8½ (Federico Fellini, 1963)

Guido Anselmi is a respected film director who has found himself in quite the predicament. He is in the middle of making a science-fiction feature that many of his actors and actresses seem to believe is a thinly-veiled autobiographical allegory. The production of Guido’s film is going smoothly – or at least it would be were it not for him coming down with a particularly nasty case of director’s block. It especially doesn’t help when he bounces ideas off of an influential critic only for him to shoot every single one of them down, calling them intellectually bankrupt, untenable, and convoluted. With his married life and production falling apart around him, Guido often reminiscences about his childhood and indulges in personal fantasies.


With a premise this oddly specific and personal, one would be forgiven for believing it to be an allegory for director Federico Fellini himself. In this case, such an assumption would be highly accurate. It’s about a director with a crippling creative block who is attempting to make a film with myriad, blatant autobiographical references. Am I talking about the film within the confines of Mr. Fellini’s universe or the one entitled that exists in our world? The answer to that question is: both. At this point in time, Mr. Fellini had hit a low point in his life. He hit a creative block, being disillusioned by his line of work while also going through a marital crisis. The central paradox of is that while Guido, played by Marcello Mastroianni, is struggling with the creation of his film to the point where his actors and actresses have no idea what they’re doing, Mr. Fellini exhibits no such problems.

The first scene of the film perfectly illustrates Guido’s headspace in addition to setting the overall tone. He is driving in the middle of heavy traffic that doesn’t seem to budge. While this appears to be an ordinary scene at first, he eventually solves the problem by leaving his car and floating away. This daydream of his is dashed when he his associates literally rope him down back to reality. However, even when pressed by his coworkers to continue with the project, his disinterest keeps both them in the dark.

Indeed, despite knowing concrete details about Guido’s work, we’re never told exactly what it’s about. Simply by virtue of featuring a spaceship and having constructed an elaborate, expensive set in which to house it, we can extrapolate it’s a science-fiction feature, but other than that, we get nothing save for a few brief glimmers. We’re meant to feel Guido’s creative block, and anyone who has produced a significant amount of content can tell you it’s a strange place to be in. You have so many creative ideas flowing through your head, yet you find yourself staring at a blank piece of paper, unable to form the words. Given that Guido often daydreams and looks back on his childhood experiences throughout the film, you can tell he is not lacking in inspiration, yet his issues prevent him from bringing any of it to life.

Another detail I find particularly interesting is the inclusion of the film critic with whom Guido speaks. The decision to include a critic as part of the cast is one that needs to be handled with care. Like anything else, critics should not be above criticism, and including a less-than-flattering portrayal of them can give him advice on how to improve their craft. On the other hand, if the filmmaker goes too far, any meaningful conversation concerning the art of criticism is lost before it had a chance to begin, and the character becomes nothing more than a trite strawman.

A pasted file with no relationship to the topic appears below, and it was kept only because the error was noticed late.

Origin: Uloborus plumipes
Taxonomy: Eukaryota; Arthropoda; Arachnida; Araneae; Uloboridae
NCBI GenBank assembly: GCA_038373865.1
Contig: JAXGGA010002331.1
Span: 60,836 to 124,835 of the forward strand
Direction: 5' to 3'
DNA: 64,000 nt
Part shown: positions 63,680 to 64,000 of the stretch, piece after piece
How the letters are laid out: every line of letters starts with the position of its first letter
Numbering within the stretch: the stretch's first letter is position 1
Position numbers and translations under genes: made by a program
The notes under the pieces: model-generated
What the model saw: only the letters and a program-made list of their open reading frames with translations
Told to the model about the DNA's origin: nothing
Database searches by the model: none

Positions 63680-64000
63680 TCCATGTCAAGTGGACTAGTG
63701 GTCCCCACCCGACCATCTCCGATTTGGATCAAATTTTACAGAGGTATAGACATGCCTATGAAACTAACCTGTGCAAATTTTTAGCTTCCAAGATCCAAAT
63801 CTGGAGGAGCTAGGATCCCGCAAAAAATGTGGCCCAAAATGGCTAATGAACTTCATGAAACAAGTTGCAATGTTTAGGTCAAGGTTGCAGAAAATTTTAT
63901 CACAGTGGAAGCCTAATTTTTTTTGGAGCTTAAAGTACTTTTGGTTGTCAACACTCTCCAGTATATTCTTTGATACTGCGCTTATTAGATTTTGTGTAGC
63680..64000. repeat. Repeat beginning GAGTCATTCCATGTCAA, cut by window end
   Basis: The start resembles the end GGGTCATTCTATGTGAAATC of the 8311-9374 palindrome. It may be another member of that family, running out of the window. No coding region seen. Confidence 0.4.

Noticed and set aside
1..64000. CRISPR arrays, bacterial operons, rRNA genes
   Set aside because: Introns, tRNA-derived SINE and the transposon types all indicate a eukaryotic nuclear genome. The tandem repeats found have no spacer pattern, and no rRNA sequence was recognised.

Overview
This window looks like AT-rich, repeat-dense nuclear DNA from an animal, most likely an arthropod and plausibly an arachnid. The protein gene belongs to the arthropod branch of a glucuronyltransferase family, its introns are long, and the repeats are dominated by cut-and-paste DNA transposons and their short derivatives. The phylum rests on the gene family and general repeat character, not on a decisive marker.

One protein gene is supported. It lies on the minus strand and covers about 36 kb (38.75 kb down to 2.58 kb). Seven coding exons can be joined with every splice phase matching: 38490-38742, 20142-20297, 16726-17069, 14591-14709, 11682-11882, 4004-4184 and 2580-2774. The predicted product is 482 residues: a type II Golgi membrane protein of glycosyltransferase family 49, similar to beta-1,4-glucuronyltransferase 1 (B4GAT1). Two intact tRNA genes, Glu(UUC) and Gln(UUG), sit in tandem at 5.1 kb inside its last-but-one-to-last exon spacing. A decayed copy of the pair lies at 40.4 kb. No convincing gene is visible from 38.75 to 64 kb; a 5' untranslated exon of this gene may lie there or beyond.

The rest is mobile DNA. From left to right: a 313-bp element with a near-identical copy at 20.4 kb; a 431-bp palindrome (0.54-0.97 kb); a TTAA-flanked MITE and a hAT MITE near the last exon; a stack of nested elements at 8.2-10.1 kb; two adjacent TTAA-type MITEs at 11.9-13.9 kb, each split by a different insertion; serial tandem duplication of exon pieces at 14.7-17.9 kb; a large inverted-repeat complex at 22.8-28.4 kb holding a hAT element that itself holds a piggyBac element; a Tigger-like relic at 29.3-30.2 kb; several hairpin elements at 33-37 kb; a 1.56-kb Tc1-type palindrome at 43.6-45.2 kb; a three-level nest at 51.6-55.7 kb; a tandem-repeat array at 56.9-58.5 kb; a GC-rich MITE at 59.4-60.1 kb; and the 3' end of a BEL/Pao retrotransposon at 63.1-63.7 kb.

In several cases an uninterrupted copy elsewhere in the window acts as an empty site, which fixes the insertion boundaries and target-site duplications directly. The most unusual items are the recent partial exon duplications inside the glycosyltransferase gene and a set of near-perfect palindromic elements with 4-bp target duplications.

Fortunately, Mr. Fellini managed to handle the subject tactfully. The critic is harsh and exceedingly pretentious in his assessments of Guido’s ideas, and the film subtlety enforces the premise that following his advice would only result in the director sacrificing his creativity. It stands to reason; even if critics’ words have bit more weight to them, deliberately attempting to appease a vocal minority would drastically limit the work’s appeal. With how it handles the subject, seems to make the argument that while critics are important and can contribute a good idea here and there, they shouldn’t go overboard and accept that a lot of what they will consider masterpieces are going to be the result of filmmakers going off the rails than by conforming to anyone’s rulebook.

Despite, or even maybe because, of its erudite themes, a lot of the absurdity you see in results in several comedic moments. Just trying to piece together what the film is about itself is highly amusing. Even to those who had been paying close attention, hearing the cast members causally mention a spaceship is incredibly jarring. What makes this work is that the cast members are locked out of the loop just like the audience. Then again, even the director has no idea what he’s doing, making the entire project directionless from the get-go.

One of the funniest moments in the film occurs when Guido, having been caught in a lie about ending his affair with his mistress by his wife and confidant, slips into a fantasy world wherein he commands a harem consisting of women who are important in his life. He lives a life of complete luxury until a dejected showgirl begins an insurrection. The way the following scenes pan out seem to bring to mind a vapid soap opera mixed in with a few Hollywood clichés for good measure. It’s especially amusing watching one woman swing across the room on a rope as though she’s Robin Hood. The fantasy culminates in the women dropping harsh truths on him, forcing him to fend them off with a whip.